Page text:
Mark Green

Mark Green
Posted September 26, 2014

Let’s talk energy infrastructure, focusing on the pipelines and the fuel storage and dispensing facilities in this country that keep commercial jetliners in the air and our vehicles moving on the roads and highways.

Part of that system is visible in suburban Washington, D.C., at the terminus for Kinder Morgan’s 3,100-mile Plantation Pipeline network (left) and the neighboring Newington Terminal, which API staff members toured recently.

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economy  jobs  american-energy  fracking  keystone-xl-pipeline  pipelines 

Mary Leshper

Mary Schaper
Posted September 3, 2014

Pittsburgh Post-Gazette: Two major pipeline projects are in the works to ship natural gas from the Marcellus and Utica shales to the southeastern U.S., a region with a growing appetite for natural gas.

Downtown-based EQT Corp. said Tuesday it is moving forward with its partner NextEra Energy, a Florida electric utility, to form a joint venture dubbed Mountain Valley Pipeline LLC. The partnership plans to build a 330-mile pipeline that would provide at least 2 billion cubic feet per day (Bcf/​d) of transmission capacity to the mid-Atlantic and South Atlantic regions. The project, which is now seeking firm commitments for capacity from shippers during an open season, was first announced in June, and has already gotten commitments for 1.5 Bcf/​d, EQT said.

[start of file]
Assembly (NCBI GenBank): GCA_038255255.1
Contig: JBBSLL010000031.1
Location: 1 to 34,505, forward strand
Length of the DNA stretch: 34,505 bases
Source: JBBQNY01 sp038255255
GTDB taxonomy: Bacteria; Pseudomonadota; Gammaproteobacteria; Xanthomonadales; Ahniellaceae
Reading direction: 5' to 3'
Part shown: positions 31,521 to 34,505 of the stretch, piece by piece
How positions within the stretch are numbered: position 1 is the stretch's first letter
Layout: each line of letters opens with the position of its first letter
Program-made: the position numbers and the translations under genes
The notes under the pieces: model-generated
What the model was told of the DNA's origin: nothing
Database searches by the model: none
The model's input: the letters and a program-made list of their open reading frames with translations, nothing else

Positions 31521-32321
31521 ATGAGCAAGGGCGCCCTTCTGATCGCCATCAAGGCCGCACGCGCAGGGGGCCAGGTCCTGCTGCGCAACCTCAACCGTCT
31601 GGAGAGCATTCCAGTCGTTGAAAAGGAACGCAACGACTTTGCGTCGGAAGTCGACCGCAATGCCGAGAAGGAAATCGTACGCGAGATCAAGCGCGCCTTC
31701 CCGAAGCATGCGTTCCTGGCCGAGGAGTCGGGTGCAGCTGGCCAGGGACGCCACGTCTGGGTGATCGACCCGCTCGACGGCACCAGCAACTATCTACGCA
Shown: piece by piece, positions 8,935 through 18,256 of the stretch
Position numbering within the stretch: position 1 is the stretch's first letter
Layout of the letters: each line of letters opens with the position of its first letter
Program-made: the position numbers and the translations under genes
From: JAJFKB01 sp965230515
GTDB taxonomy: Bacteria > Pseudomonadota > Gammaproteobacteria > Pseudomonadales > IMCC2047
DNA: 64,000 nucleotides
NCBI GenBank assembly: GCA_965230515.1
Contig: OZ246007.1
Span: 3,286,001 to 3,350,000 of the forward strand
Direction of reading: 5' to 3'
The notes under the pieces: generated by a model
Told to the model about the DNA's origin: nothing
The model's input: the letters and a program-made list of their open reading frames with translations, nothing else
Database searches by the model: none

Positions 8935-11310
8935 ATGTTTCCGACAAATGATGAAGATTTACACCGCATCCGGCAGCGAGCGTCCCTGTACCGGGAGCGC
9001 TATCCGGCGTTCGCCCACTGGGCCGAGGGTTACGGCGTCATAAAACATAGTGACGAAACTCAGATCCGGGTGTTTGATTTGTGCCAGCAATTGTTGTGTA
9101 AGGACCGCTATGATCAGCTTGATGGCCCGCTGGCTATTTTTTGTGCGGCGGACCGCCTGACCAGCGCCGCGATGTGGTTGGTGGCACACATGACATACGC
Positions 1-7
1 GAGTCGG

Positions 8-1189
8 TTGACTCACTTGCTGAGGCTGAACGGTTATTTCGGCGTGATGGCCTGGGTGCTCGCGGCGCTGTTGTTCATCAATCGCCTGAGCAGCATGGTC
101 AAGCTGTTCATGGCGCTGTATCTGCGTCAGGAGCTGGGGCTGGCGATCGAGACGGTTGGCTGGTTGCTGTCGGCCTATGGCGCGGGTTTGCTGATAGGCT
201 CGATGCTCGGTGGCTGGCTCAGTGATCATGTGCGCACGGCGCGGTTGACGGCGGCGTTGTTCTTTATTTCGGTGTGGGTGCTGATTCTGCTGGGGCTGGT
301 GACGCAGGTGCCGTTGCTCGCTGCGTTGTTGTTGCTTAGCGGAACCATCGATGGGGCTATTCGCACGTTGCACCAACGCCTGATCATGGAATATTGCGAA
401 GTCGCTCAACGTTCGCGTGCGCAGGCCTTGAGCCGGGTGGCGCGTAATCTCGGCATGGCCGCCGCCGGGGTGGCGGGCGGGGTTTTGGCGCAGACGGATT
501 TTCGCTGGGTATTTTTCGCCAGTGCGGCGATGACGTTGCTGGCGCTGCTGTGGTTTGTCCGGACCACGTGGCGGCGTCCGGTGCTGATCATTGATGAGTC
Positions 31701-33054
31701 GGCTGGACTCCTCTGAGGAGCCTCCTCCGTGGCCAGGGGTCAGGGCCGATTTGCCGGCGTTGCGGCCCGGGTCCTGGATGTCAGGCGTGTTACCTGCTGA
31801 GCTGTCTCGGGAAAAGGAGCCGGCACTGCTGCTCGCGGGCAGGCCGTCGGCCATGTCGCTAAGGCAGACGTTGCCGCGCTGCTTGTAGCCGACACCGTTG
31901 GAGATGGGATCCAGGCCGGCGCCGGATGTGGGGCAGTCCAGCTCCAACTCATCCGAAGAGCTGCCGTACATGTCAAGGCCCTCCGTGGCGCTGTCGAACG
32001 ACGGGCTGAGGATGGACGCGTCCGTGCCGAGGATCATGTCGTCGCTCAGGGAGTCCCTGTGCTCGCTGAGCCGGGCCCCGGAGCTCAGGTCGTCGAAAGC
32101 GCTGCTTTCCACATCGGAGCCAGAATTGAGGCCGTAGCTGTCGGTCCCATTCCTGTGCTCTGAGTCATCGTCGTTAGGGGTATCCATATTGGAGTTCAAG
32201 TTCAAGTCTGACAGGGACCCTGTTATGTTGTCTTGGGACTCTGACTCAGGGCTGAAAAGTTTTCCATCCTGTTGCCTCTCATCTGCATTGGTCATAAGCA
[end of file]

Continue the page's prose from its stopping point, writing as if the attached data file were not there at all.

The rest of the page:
Meanwhile, a partnership of four energy companies — Dominion, Duke Energy, Piedmont Natural Gas and AGL Resources — also announced Tuesday a roughly $5 billion pipeline project to take about 1.5 Bcf/​d to North Carolina and Virginia. The Atlantic Coast Pipeline would span 550 miles from Harrison County, W.Va., through Virginia and then south to North Carolina.

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louisiana  oil-and-natural-gas-development  economic-benefits  fracking  pipelines  refinieries 

Mark Green

Mark Green
Posted July 17, 2014